Ambassador Isaac Sebulime
It gives me great pleasure to welcome you to the third Ugandan Investment forum (UK Convention). It is
usually said that whenever you meet more than three Ugandans they are discussing politics. I am glad to say
that the history and basis of this convention is different, we are all here to discuss economic growth of
Ugandan. our country is, it is our duty as Ugandans to ensure that we develop it because every generation
owes the next generation the debt of making life easier for them.
Unfortunately Africa in the past lost out on that score. We have got fifty years of wasted time. When
Uganda got independence its GDP was 1.5billion dollars, Singapore GDP by that time was 1.7billion dollars
and Kenya was 1.6 billion dollars. Today Singapore is 320billion GDP, with the highest concentration of
billionaires per square mile in the world and Uganda is now hardly 20 billion dollar GDP. Where have we
been, these are issues that leads to find solutions for contributing to the developing of our country. People
would say that Ugandan is under-developed because Amin intervened in the developing process but I say
no because there was no Amin in Kenya, Tanzania or some of those underdeveloped African countries.
Fundamentally there must be something done wrong, either at policy level and this is where the new
leadership in Uganda has got it right. Uganda has a national development plan which lays out what and
where Uganda wants to go. The Vision2040 expect uganda to be a middle income country in four years and
at the rate in which the economy is developing we are certainly looking at achieving GDP per capital of 900
dollars from the present 560 dollars. Vision 2014 raise it out well. Uganda noticed that we are under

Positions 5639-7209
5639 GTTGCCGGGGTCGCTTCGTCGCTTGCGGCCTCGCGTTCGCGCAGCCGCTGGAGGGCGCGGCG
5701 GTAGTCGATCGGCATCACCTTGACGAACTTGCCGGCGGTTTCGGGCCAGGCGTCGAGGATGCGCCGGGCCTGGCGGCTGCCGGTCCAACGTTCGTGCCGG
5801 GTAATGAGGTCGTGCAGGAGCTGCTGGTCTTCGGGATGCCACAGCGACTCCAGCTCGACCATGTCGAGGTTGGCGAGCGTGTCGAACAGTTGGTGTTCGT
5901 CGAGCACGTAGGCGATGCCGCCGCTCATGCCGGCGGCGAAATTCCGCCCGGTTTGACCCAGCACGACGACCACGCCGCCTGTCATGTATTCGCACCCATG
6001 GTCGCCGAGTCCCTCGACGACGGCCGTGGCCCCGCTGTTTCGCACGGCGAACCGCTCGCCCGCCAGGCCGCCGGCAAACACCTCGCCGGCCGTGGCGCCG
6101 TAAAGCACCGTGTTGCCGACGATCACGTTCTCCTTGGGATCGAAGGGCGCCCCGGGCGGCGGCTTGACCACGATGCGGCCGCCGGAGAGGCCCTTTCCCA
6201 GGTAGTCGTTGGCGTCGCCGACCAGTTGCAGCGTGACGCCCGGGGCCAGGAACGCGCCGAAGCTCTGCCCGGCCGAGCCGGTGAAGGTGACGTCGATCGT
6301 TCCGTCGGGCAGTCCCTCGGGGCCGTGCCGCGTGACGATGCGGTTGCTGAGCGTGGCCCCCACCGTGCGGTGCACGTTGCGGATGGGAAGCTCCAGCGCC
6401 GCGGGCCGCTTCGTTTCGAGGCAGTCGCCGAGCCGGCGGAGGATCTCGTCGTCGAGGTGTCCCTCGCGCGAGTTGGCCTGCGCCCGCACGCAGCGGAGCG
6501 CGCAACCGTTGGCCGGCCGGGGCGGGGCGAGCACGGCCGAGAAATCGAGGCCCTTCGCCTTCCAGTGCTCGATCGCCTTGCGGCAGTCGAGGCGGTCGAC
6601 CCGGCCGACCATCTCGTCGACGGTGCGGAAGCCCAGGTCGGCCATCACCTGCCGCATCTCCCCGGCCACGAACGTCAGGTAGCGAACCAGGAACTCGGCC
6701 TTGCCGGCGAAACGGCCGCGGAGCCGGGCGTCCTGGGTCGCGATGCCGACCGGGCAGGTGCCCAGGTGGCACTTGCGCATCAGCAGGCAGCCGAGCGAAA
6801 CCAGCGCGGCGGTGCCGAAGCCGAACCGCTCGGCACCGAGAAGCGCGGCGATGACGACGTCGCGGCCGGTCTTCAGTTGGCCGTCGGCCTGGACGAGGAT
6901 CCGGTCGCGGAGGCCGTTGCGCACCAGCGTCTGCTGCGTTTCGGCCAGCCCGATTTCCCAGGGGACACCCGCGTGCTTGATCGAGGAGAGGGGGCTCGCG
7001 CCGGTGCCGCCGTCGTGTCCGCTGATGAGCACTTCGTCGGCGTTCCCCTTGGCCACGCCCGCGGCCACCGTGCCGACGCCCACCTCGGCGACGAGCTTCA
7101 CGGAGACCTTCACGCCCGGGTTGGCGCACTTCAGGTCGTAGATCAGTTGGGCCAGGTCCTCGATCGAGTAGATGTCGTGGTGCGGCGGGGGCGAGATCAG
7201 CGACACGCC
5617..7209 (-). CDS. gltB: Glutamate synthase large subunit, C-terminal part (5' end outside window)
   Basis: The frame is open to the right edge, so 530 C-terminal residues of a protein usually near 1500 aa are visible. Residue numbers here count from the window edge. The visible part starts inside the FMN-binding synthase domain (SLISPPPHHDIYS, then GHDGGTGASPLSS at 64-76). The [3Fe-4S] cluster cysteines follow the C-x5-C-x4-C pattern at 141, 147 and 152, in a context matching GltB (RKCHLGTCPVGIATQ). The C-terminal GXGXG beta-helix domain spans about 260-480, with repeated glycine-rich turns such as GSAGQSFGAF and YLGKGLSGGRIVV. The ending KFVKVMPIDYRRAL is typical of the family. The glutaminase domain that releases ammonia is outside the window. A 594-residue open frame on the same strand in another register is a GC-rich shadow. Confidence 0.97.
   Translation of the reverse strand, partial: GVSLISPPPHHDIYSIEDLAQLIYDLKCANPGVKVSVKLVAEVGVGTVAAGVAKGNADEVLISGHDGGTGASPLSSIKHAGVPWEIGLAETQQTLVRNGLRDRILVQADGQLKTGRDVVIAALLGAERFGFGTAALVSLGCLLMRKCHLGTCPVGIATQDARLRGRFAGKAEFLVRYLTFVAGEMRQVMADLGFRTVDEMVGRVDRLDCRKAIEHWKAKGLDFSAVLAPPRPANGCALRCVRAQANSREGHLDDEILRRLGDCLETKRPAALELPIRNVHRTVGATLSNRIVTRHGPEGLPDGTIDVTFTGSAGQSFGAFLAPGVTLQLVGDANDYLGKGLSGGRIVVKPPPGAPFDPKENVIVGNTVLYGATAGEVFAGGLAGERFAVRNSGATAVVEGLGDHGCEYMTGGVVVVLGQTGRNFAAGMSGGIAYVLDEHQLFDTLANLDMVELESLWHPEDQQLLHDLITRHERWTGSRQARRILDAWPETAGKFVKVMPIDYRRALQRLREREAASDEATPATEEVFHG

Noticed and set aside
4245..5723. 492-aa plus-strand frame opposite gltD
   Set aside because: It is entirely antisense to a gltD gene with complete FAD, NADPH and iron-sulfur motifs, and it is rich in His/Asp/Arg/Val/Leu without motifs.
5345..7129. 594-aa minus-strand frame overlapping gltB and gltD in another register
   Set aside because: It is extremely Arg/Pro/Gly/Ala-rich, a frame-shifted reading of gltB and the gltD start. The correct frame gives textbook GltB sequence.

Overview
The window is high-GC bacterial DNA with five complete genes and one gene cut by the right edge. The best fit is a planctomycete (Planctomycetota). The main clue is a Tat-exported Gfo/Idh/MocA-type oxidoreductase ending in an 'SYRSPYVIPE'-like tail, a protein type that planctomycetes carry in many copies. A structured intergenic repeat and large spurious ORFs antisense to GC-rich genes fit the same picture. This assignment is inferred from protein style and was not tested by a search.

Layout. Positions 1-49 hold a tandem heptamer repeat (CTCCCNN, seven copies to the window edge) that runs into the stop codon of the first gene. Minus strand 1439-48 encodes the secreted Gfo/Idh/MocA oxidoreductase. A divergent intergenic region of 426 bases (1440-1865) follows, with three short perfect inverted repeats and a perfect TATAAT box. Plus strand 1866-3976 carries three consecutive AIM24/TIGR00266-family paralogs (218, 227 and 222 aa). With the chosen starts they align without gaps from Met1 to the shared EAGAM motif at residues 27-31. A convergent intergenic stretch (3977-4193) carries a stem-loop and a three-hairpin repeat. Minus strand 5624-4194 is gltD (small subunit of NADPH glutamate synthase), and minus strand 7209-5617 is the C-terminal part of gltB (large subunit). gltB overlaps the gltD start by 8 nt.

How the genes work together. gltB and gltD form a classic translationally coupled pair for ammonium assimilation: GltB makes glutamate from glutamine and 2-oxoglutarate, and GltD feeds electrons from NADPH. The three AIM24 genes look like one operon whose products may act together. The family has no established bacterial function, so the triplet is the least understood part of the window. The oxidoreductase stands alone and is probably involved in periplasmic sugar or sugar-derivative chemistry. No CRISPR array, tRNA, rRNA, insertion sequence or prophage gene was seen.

developed because we didn't put the development drivers in place. And these includes infrastructure,
roads, energy and the government has development plans for all these sectors, thus creating vast
opportunities for investors to partner with the government of Uganda to take on some projects under
private public partnership arrangements.
Ugandans need to look at the Madhvani story who left Gujarat India with nothing but now he has built a
house-hold Ugandan brand and it is possible that this dream achieved by the Madhvani can be realised by
anyone with little savings or just an idea.
Ugandans in the Diaspora are encouraged to start small partnerships among themselves and create
cooperatives which can undertake some small projects like dams construction which do not need more than
one million dollars and 100 people can contribute £10,000 and raise that money easily. Projects like this are
guarantee as the main buyer is the government.
The onus is on us to give the next generation a better life than ours and I thank Willy Mutenza for the third
time bringing us together to share, discuss and encourage each other to invest back home. Well done.